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Bangladesh - Corporate - August 28, 2022

Bangladesh faces 30pc lacking of labour skills

Staff Correspondent: The country’s labor market has a huge skills gap between demand and supply, which stands at 30 percent lacking. However, this number is different depending on the sector. But compared to that there is no training system. In some cases, training is not up to standard or meets current needs. This gap is more especially in middle and higher-level jobs. As a result, a lot of foreign exchange from this country is going behind the foreign workers in the garment industry. Therefore, there is no alternative to improving the quality of education and training.
At the same time, the working capacity of the workers should be increased. In the next 10 years, there will be massive employment demand in 5 new sectors of the country. Jute, furniture and pharmaceuticals sectors are among them.
Bangladesh Institute of Development Research (BIDS) SC research has revealed these facts. The research report titled ‘Labor Market Studies for SEIP on Skill Demand, Supply and Mismatch’ has been released on Sunday (August 28).Planning Minister MA Mannan was the chief guest at the event organized at a local hotel of the capital.
Director General of BIDS Dr. Vinayak Sen was the special guest of the event as a member of Planning Commission. Mohammad Emdad Ullah Mian and National Skill Development Authority (NSDA) Executive Chairman Nasreen Afroz attended as special guest. As a negotiator, Dhaka University Professor Dr. Saima Haque Bidisha, Executive Project Director Ikhlasur Rahman, Walton Hitech Industries Chief Innovation Officer Tapas Kumar Majumder,Uzma Chowdhury, Director of Corporate Finance of PRAN-RFL and Anir Chowdhury, Policy Advisor of UNDP. BIDS Senior Research Fellow Dr. Kazi Iqbalpresented the main article in the event. Dr. Iqbal in the original articlesaid that there is a mismatch in the labor market, the required number of skilled workers are not available.
This shortage is especially high among managers and professionals. There is a severe shortage of highly skilled people in agro processing, readymade garment industry and light engineering industry.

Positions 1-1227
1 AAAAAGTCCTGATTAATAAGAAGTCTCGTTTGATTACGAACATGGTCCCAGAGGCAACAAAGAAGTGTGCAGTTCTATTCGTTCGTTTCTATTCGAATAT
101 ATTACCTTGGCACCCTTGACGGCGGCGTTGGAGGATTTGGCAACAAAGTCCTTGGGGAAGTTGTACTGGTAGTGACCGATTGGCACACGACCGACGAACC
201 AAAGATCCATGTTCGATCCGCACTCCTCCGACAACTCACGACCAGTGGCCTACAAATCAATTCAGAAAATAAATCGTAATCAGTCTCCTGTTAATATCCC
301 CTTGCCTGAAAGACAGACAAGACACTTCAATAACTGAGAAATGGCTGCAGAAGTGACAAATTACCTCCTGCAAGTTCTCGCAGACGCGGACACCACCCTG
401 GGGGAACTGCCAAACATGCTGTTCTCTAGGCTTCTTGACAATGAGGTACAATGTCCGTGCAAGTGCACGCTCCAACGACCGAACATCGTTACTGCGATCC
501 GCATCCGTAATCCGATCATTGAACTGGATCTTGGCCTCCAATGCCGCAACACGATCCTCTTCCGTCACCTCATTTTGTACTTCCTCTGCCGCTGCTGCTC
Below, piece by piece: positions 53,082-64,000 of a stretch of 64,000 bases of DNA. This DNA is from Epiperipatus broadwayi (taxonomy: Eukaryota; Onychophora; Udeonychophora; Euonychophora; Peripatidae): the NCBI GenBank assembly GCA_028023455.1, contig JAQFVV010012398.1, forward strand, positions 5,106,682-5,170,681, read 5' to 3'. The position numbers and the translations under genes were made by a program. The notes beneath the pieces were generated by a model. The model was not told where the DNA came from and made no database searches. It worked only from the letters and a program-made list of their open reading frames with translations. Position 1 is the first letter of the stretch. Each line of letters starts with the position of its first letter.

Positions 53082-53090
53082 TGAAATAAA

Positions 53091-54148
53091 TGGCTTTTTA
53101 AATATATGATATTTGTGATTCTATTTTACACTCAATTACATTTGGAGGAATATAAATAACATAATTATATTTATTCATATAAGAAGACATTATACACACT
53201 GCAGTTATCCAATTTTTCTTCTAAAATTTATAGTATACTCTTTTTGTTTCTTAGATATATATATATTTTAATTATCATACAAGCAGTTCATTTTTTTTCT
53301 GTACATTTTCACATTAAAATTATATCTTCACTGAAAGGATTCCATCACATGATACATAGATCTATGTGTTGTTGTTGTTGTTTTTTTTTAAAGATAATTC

Again, if there is a need for 8th class pass workers, applications are coming from Masters side. And where science students are needed, they are not available. In some cases, there is an under-quality gap of 71 percent. Again, there is vertical mismatch (unqualification of job candidates) at 83 percent. However, skill shortages are less common among lower-level workers. The higher one goes, the greater the skill gap.
He also said that the performance among the workers in this country is low. In this case, Singapore is at the top position and Bangladesh is fourth from the bottom. That is, Cambodia, Vietnam and Pakistan are after Bangladesh. Besides, many countries including India, Sri Lanka, Mongolia are positioned above Bangladesh. 3.6 percent of workers received institutional training in the last 1 year.
Director General of BIDS Dr. Vinayak Sen said that a fair wage in the labor market increases the desire for training. Training should be matched with wages in the labor market. Measures need to be taken from now according to the demand of workers in the next 10 years. Besides, foreign workers should be sent more efficiently. If not, the country will lag behind in sustainable development with unskilled workers.
Speakers said that unskilled workers in industrial factories are reducing productivity, as well as they are not able to adapt to the development of technology. As a result, one is likely to fall into a low productivity trap similar to the middle-income trap. To solve these problems, the education system should be reformed. Awareness should be raised so that vocational education is not socially marginalized. Comprehensive information should be provided among the students about what kind of workers are in demand in any sector or new demand will be created in the future.
In this regard, Planning Minister MA Mannan said, ‘I think development is important before good governance. Because a large section of the country’s marginalized population wants two meals a day, clean water and fair justice. They are happy if they have them. For this, development must be done first. Besides, it is necessary to ensure good governance.

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